5 Tips To Dispute Traffic Ticket in B.C.

The easiest thing to do to avoid paying hefty traffic violation fees would be to avoid breaking the law in the first place. Unfortunately we all make mistakes, but sometimes the issuing officer can too. If you feel like you’ve been given an unfair traffic ticket, or if you think the penalty is too high, then you have the right to file a dispute traffic ticket with the traffic courts.

Here are five tips to consider if you choose to dispute traffic ticket.

Tip 1: Dispute traffic ticket will delay the deadline for paying your ticket.

When you file a dispute the charges against you are thrown into limbo until a traffic court judge decides the validity of the charge by hearing your case versus that of the issuing officer. That being said, there is currently a very long list of disputes pending in the system. This is partly due to the limited availability of traffic court judges. What this means is that it will take quite a while for the courts to process and issue a hearing date. It can take anywhere from six to twelve months, or sometimes even longer than that. This gives you plenty of time to prepare your finances so that you can afford to pay the ticket.

Tip 2: You can ask for a reduction of the charge at your hearing.

When you’re being written up by a police officer it might not be the best time to give them a sob story about your financial situation.  A better time would be at your violation hearing. Traffic court judges want to hear your side of the case and may interpret the application of the law differently than the police officer. They might consider your traffic incident to be an honest mistake, or they might appreciate that the punishment being pursued is too severe for your circumstances, and they have the authority to reduce the charge.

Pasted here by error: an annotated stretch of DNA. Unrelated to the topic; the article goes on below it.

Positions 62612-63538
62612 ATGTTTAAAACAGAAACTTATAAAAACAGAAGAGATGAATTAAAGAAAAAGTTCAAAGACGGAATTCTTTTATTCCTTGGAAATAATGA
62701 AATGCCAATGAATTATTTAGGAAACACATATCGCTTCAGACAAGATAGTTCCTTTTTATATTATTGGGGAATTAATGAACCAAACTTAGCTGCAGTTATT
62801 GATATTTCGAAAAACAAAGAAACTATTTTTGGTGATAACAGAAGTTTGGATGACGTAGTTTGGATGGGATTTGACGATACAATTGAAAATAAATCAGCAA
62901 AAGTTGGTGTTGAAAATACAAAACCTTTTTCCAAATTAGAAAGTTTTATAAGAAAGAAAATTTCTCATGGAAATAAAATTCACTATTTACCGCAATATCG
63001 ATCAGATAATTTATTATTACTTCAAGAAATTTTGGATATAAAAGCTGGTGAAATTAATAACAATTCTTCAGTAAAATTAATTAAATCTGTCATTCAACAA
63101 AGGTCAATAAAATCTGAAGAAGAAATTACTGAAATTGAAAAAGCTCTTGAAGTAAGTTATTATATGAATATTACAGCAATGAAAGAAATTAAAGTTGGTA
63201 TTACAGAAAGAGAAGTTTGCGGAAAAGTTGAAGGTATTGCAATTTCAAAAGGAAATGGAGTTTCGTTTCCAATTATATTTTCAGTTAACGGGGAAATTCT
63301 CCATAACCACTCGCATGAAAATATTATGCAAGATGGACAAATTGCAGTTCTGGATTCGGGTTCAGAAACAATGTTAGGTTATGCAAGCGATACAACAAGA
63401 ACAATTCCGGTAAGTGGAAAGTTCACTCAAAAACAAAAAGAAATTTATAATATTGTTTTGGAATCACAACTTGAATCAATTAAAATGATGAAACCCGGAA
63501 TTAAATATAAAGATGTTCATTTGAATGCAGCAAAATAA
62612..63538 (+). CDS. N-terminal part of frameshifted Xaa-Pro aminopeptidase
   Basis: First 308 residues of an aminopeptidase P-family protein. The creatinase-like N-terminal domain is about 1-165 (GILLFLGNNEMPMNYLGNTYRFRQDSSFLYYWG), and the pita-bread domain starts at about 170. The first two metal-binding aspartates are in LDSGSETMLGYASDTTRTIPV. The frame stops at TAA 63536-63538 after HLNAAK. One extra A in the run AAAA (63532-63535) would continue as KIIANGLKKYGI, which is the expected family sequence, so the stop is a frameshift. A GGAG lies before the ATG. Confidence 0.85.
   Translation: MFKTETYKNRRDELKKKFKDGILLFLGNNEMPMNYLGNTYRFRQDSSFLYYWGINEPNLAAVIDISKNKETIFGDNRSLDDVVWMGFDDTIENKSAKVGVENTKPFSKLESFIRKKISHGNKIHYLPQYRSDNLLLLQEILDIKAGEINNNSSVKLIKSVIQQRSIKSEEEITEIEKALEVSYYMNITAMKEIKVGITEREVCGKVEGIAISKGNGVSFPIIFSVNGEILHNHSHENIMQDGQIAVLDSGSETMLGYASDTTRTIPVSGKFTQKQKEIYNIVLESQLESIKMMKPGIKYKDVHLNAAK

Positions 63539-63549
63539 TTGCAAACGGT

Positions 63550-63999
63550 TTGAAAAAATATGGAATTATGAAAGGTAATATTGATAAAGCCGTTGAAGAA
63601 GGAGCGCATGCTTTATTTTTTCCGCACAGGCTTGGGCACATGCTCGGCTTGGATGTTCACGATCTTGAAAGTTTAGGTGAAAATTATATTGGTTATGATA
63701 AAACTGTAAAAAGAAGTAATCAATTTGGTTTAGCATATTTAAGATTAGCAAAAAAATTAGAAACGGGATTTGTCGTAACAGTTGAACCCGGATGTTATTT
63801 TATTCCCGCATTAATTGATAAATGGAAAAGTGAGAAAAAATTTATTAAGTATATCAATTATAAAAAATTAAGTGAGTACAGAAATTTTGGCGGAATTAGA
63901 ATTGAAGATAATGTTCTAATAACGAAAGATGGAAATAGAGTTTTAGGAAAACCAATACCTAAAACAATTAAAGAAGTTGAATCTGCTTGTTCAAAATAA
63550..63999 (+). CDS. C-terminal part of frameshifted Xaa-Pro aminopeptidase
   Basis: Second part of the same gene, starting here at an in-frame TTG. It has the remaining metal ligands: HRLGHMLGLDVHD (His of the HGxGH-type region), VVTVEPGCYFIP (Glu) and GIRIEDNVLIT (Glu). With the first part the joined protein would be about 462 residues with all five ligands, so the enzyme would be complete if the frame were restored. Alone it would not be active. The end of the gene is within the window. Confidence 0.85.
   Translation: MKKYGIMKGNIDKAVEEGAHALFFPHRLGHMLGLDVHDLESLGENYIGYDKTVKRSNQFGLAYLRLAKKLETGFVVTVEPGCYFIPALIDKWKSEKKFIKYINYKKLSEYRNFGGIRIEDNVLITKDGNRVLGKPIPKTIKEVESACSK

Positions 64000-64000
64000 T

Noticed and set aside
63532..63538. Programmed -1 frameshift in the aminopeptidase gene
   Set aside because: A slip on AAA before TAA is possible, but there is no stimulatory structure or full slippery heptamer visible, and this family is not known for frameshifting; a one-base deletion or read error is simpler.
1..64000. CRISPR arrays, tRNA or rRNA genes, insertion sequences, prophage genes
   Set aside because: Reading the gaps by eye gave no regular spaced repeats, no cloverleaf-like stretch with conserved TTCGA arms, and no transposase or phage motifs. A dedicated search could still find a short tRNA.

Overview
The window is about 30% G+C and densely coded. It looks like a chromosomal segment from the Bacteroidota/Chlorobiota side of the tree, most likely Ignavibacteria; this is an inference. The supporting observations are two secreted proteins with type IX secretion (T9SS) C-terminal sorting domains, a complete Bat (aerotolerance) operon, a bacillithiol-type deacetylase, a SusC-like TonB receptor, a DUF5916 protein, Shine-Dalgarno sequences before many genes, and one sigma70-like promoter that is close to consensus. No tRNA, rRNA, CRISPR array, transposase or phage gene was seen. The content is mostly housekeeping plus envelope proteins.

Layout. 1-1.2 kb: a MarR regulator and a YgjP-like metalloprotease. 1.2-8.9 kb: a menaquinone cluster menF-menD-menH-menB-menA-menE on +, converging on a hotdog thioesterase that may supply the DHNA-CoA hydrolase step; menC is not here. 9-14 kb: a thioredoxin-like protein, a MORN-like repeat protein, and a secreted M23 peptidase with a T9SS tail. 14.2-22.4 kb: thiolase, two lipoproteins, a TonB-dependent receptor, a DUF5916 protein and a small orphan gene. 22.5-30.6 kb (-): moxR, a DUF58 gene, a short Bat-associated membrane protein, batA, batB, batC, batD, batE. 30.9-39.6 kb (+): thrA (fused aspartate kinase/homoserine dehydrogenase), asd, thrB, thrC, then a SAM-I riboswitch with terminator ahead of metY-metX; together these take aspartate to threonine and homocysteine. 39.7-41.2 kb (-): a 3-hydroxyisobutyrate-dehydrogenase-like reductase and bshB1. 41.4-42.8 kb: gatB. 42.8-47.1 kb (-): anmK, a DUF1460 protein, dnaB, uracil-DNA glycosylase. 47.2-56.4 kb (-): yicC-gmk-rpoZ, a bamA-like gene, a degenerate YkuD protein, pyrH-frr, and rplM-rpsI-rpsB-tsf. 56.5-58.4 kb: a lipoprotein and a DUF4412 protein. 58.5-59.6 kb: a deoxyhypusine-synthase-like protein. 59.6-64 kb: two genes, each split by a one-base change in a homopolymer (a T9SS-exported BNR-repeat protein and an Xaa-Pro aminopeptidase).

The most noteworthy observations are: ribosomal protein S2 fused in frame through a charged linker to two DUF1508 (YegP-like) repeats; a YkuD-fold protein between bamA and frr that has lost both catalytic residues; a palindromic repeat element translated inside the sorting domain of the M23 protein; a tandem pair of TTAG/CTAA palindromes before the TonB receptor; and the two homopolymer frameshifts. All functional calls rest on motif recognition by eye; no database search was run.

Tip 3: Arrive early and speak with the issuing officer, they may agree to reduce the charge in an exchange for a guilty plea.

Police officers are busy people and time spent in traffic court is time spent away from more important things. Some officers are willing to redact some parts of their charges (either to reduce the price or to reduce the penalty in points against your driver’s license) in exchange for a guilty plea by you. You’ll save them time from having to go through a cross-examination period in the hearing and they can save you money.

Tip 4: The issuing officer might not show up, which can automatically dismiss your case.

In some cases, officers are so busy that they might decide to miss the proceedings. If this happens, there’s no one there to defend the officer’s decision and the case will be dismissed.

That is, of course, if you choose to plead innocent to the charge.

One thing that can prevent an immediate case dismissal is if the issuing officer felt so compelled to write in to the court to request a new hearing date. This usually wouldn’t happen unless they feel that your case is especially important.

Tip 5: Say “Your Worship”, not “Your Honour”.

One common misconception (thanks to the movies) is that every judge is referred to as “Your Honour”.  In reality there are different types of judges who are to be addressed in different ways. In traffic court judges are Justices of the Peace and the manner of address is “Your Worship”.

If nothing else, the judge will appreciate it.

So there you have it. Hopefully with this information you’ll be feeling more confident in your decision to dispute traffic ticket. If you’ve learned anything here, share it on social media with the hashtag #DYKTrafficLaw


Disclaimer: The aforementioned information and opinions are not to be considered as legal advice and should not be used as a point of reference in the court of law. If you are seeking legal advice, contact a professional lawyer.